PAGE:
Participatory Discrepancies and the Power of Music

Peer Reviewed

Essay Excerpt

The power of music is in its participatory discrepancies, and these are basically of two kinds: processual and textural. Music, to be personally involving and socially valuable, must be "out of time" and "out of tune."

For "participatory discrepancies" one could substitute "inflection," "articulation," "creative tensions," "relaxed dynamisms," "semiconscious or unconscious slightly out of syncnesses." For "process" one could substitute "beat," "drive," "groove," "swing," "push," etc., and for "texture" one could substitute"timbre," "sound," "tone qualities," "as arranged by," and so forth. The fact that these musical essentials are barely "figured" in Owen Barfield's sense (1965:24ff., 188) and certainly not "collectively represented" with any great clarity in language (1965:41, 111, 122, 154-155) is evidence, I believe, of their original or active participatory power (1965:2845). Put another way, wherever "lexical meanings" are various and ambiguous for a particular phenomenon, one can assume a lot of collective and individual unconsciousness and conversely a greaterpower for "speaker's meanings" (Barfield 1984) to define situations.

The syntactic or structural aspect of all music (Meyer 1965), but especially in thought-composed Western and other civilized musics, can create tensions, set up melodic/harmonic relationships that defer resolutions and gratifications and there by involve the listener in the music. But isn't this involvement more analytic, sequential, conscious, rather than "participatory" in the sense described below? Even in these civilized musical systems, syntax does not invite the listener to participate in the phenomena with the same powers that process and texture have. It is really only in relatively recent historical periods of Western music that syntax and a peculiarly rationalist approach to it (Weber1958) have managed to squeeze the mysteries of musical participation to the furthest corners of our awareness. (Keil, 275)

About the Author

Charles Keil taught American Studies at SUNY Buffalo until censorship pressures and a shrinking context made early retirement seem attractive. Leaving Buffalo for Lakeville, Connecticut in 2000, he plays in subfields of the "joyous science": applied sociomusicology, groovology and echology. Publications in process include Born to Groove (w. Patricia Campbell){}; Polka Theory: Perspectives on the Will to Party; and, The Rhythm Section – probably a series of short books, and/or additions to this website, on the ethnography of "participatory discrepancies" in jazz, blues, and related musics.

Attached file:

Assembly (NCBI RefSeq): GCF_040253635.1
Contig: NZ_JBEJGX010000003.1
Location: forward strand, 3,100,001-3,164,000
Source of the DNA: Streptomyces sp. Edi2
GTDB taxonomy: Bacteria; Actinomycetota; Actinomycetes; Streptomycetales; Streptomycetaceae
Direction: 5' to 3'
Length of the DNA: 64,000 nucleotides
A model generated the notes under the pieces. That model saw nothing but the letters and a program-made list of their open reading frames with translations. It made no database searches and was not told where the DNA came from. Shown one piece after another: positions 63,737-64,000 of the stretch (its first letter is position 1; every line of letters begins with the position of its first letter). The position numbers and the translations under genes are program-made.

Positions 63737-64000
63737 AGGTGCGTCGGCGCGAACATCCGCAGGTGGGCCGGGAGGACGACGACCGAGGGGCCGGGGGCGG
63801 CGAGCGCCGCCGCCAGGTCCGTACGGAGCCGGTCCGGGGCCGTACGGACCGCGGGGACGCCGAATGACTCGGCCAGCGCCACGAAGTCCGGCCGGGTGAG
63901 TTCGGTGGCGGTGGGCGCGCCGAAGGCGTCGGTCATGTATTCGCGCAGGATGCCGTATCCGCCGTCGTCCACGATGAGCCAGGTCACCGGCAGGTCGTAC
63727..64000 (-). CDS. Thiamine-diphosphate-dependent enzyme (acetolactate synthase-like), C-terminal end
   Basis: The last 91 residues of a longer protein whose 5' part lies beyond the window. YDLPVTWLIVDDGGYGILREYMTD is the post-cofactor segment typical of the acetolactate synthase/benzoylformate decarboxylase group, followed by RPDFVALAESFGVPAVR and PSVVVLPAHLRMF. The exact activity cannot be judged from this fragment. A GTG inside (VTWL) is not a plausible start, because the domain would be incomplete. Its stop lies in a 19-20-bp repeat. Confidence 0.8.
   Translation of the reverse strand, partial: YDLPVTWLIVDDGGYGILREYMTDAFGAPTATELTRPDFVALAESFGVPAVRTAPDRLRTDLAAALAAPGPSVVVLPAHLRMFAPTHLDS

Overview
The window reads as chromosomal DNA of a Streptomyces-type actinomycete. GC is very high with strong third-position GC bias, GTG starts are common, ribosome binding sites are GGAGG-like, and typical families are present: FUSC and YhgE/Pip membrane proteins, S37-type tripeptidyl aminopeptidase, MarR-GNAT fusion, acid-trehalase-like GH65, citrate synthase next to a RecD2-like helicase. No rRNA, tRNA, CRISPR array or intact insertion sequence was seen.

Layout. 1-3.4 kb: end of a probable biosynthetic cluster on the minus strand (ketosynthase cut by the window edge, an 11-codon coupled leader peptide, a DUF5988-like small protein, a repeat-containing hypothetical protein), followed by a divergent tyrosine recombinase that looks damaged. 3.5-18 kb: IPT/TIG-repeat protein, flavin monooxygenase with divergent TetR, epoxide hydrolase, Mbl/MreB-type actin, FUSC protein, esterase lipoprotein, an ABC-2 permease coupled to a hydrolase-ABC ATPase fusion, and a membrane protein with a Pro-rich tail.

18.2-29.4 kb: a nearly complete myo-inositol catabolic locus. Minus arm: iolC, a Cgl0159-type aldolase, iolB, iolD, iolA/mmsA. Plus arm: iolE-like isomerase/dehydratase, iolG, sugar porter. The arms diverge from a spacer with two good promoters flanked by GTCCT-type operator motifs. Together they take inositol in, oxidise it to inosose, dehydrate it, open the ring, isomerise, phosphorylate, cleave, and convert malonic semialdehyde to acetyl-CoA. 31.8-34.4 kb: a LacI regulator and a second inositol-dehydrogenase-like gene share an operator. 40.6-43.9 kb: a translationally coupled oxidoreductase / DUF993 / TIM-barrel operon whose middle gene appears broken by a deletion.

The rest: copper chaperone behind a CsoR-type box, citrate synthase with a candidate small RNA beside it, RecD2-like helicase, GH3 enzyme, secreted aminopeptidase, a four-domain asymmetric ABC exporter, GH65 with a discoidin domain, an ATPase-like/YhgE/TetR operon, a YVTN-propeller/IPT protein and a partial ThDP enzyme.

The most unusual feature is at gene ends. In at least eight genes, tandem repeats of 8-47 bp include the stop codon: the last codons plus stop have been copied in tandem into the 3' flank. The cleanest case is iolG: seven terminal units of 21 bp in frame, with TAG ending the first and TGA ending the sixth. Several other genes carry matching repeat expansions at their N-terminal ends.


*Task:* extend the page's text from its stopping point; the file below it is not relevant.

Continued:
Charles Keil has put untiring efforts into firmly establishing new fields that may be unfamiliar to many ears such as applied sociomusicology, ‘echology’ and ‘groovology’, and he has made many great contributions in the development of experimental ethnomusicology. In applying various findings from analysis based on his field work to children’s education (applied sociomusicology), and particularly in stressing physicality based on the concept of “resonating with the world”, he has espoused the importance of the study of ‘grooves’ (groovology), and of ‘echology’ where he maintains that echology is a part of cultural ecology in the broader sense. He has not simply sat still while advocating this, but has thoroughly mastered a variety of Latin American and African percussion styles, and has helped children and their parents to experience grooves while he himself performs together with them on percussion instruments, enthusiastically working to publicly share his theories by utilizing practical methods. In this sense of "practicing what he preaches", he can be characterized as an outstanding cultural activist.

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